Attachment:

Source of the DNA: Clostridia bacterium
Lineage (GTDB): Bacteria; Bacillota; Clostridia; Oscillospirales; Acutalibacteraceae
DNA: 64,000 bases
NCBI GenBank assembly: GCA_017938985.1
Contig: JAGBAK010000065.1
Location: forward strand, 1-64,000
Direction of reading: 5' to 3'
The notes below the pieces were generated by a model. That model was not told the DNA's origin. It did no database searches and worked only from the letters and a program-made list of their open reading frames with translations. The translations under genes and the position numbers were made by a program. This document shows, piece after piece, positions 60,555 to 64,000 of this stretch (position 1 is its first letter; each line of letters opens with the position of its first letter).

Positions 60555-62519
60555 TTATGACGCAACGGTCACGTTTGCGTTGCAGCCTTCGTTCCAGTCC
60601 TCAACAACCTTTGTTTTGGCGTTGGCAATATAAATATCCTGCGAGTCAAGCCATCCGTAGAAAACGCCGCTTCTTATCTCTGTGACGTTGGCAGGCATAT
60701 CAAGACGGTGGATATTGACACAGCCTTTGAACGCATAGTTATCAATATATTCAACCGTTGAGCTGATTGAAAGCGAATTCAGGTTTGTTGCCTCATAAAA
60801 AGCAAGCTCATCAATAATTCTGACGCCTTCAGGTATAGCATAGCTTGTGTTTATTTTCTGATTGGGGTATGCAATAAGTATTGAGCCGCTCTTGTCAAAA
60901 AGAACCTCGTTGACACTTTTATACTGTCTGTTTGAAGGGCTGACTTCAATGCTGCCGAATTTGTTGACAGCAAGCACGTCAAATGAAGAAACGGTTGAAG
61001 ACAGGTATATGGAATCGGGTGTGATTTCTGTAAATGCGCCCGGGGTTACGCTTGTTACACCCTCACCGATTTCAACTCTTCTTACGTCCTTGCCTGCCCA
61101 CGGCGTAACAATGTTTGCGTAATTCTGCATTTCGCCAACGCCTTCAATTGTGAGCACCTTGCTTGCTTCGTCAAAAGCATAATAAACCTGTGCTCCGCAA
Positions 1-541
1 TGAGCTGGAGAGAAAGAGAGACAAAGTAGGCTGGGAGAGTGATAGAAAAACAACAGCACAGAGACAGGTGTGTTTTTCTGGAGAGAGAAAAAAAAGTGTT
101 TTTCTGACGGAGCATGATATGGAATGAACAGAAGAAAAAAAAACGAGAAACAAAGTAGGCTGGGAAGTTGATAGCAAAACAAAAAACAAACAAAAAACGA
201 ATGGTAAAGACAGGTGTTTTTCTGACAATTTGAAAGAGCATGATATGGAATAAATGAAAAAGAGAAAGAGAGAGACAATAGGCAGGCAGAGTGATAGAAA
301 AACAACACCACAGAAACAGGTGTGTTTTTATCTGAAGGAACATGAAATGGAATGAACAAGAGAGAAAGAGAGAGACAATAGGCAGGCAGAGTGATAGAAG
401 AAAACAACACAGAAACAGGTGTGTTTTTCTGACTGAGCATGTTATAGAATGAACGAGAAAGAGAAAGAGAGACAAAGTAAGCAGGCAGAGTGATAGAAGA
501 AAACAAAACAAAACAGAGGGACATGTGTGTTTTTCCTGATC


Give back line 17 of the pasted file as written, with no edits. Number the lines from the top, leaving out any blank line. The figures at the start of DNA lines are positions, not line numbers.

Positions 1-541